Indiana Daily Student

OPINION: Indiana’s COVID-19 vaccination plan does not adequately support unhoused people

<p>Protesters watch as the vice presidential motorcade arrives Dec. 15, 2020, outside of Catalent in Bloomington. People experiencing homelessness have a high risk of contracting COVID-19.</p>

Protesters watch as the vice presidential motorcade arrives Dec. 15, 2020, outside of Catalent in Bloomington. People experiencing homelessness have a high risk of contracting COVID-19.

In the last month, the COVID-19 vaccine has become available to most Hoosiers. As a vulnerable group facing great exposure to the virus, there is no doubt that people experiencing homelessness deserve equal access to the vaccine.

However, many vaccination plans do not include necessary steps for the safety of the unhoused community. Only 20 states have vaccination plans that include shelters for individuals experiencing homelessness, and Indiana is one of them.

Indiana’s vaccination plan is still not sufficient. Only addressing the need for unhoused individuals residing in shelters to be vaccinated is a grave oversight of the unhoused community living outside of shelters.   

The importance of vaccination in the unhoused community cannot be understated. The conditions in shelters for individuals experiencing homelessness often promote the spread of COVID-19. Social-distancing and masks can be required in shelters, but factors such as small spaces and overflow of individuals seeking shelter cannot be prevented in many situations. The Centers for Disease Control and Prevention even modified the distancing guidelines for shelters, recommending only three feet between beds.

“You got one shelter where you do not have to wear a mask. You got this shelter that has to wear a mask. Wheeler, you have to wear a mask,” said Robert “Pops” Downham, who helped found the Bloomington Homeless Coalition in 2018.

Shelters cannot be seen as the by-all, end-all solution for unhoused individuals. Many people experiencing homelessness prefer to reside outdoors because of shelter requirements and conditions. For example, some shelters require sobriety, individuals diagnosed with schizophrenia are often not comfortable with overcrowded residencies, and some shelters separate residents based on gender. 

Even fewer states’ vaccination plans include steps for unhoused individuals living outside of shelters. Although Indiana’s vaccination plan addresses the unhoused population as “those at elevated risk of transmission,” the plan includes only steps for vaccinations in shelters.  

There are immense risks of COVID-19 transmission associated with sleeping outside or in an encampment setting, according to the CDC. However, the CDC advises against the destruction of encampment sites because individuals residing in the encampment will disperse throughout the community, potentially spreading the virus.

Bloomington completely disregarded the CDC’s recommendation when police cleared the encampment site at Switchyard Park earlier this year. Ignoring the protests of the Bloomington community, police officers and city employees continued to drag tents and utility trailers out of the park.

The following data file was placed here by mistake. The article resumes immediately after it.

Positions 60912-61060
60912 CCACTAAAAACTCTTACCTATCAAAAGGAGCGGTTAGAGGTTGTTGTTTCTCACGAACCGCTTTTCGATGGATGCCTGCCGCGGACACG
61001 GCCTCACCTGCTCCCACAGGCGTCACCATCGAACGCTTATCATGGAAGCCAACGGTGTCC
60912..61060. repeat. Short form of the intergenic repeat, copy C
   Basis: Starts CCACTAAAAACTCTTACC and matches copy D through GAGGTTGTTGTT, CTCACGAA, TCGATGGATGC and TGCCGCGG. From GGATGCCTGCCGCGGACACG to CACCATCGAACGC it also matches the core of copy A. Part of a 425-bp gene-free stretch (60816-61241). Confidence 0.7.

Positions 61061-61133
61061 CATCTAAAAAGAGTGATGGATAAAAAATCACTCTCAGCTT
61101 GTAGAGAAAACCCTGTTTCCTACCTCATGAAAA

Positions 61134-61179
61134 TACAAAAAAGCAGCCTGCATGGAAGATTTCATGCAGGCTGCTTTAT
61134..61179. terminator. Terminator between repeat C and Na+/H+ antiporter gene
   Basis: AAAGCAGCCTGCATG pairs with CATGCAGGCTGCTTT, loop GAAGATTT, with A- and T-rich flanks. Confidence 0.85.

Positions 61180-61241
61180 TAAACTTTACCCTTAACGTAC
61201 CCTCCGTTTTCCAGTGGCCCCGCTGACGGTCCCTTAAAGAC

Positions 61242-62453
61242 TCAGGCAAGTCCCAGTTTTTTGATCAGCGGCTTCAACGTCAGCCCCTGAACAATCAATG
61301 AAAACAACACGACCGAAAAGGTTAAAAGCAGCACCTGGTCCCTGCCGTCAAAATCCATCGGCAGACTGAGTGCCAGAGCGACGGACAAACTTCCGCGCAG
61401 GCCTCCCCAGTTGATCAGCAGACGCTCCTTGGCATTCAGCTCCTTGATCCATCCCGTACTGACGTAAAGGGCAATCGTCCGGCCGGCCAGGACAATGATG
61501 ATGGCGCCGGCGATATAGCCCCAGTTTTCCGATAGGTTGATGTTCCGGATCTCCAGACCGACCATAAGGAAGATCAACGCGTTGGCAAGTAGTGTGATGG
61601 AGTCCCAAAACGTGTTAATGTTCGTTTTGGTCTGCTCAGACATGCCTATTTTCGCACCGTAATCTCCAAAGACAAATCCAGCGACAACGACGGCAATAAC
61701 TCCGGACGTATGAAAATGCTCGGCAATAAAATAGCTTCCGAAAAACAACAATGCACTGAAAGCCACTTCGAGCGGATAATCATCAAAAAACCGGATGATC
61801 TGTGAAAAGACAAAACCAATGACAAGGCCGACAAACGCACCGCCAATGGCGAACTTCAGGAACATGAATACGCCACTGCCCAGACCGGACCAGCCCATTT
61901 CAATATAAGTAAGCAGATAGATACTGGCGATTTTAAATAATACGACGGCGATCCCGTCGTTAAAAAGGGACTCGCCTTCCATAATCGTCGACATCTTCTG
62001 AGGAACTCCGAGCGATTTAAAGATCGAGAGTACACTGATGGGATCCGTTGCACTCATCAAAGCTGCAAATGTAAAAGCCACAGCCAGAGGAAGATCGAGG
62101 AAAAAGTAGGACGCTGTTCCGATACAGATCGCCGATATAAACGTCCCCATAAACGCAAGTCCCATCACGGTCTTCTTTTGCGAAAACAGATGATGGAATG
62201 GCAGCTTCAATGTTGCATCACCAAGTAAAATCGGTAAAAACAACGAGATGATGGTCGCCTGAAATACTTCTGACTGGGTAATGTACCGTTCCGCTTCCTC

Despite the city’s mistreatment of the unhoused, the Bloomington community is working to ensure the safety of unhoused individuals and have surpassed recommendations for the unhoused community in Indiana’s vaccination plan.

IU Health is providing rides for unhoused individuals to vaccine appointments and also partnering with the Monroe County Health Department to administer vaccines in Bloomington shelters. 

“We’ve had a couple of vaccine clinics so far,” said Jonathan Meador, an employee of Friend’s Place Emergency Shelter in Bloomington. “One was at a Friend’s Place a couple of weeks ago, and we were able to get everybody that wanted a vaccine, we were able to vaccine them. Then we had a second vaccine clinic, I think it was last week, at New Hope, so between the two of those, we got a lot of people done.”

Additionally, Friend’s Place Emergency Shelter has specific employees for vaccine outreach. There is a specific outreach case manager whose main role is to coordinate vaccine appointments, give rides to vaccine appointments and make sure people get their follow-ups on time, Meador said.

As access to vaccines increases, vaccination requirements may become commonplace in shelters. This could be a barrier to access for those seeking shelter. 

“As far as I know, the shelters now are making them get vaccinated, or they are not letting them stay at the shelter,” Downham said. 

Friend’s Place Emergency Shelter does not require the vaccine, but it is heavily recommended.

It is vital that unhoused individuals are vaccinated, no matter if they choose to reside in or outside of a shelter.      

Indiana cities must do more to protect the unhoused population. The Commission on Homelessness in Evansville, Indiana, has been working to develop a plan to include the unsheltered population of the unhoused community, but Mayor Lloyd Winnecke denied a proposition by County Commissioner Cheryl Musgrave to pay people experiencing homelessness to get the vaccine, which would have been a productive way to incentivize vaccination.   

The lives of the unhoused community are on the line, and this crisis will not be solved by doing the bare minimum. Indiana must prioritize the unhoused population, sheltered or unsheltered.  

Russ Hensley (he/him) is a sophomore studying mathematics, international law and institutions and Chinese. He is a member of IUSG on the Diversity, Equity and Inclusion Committee and a curator for TEDxIU. He aspires to work in gender and sexuality law.

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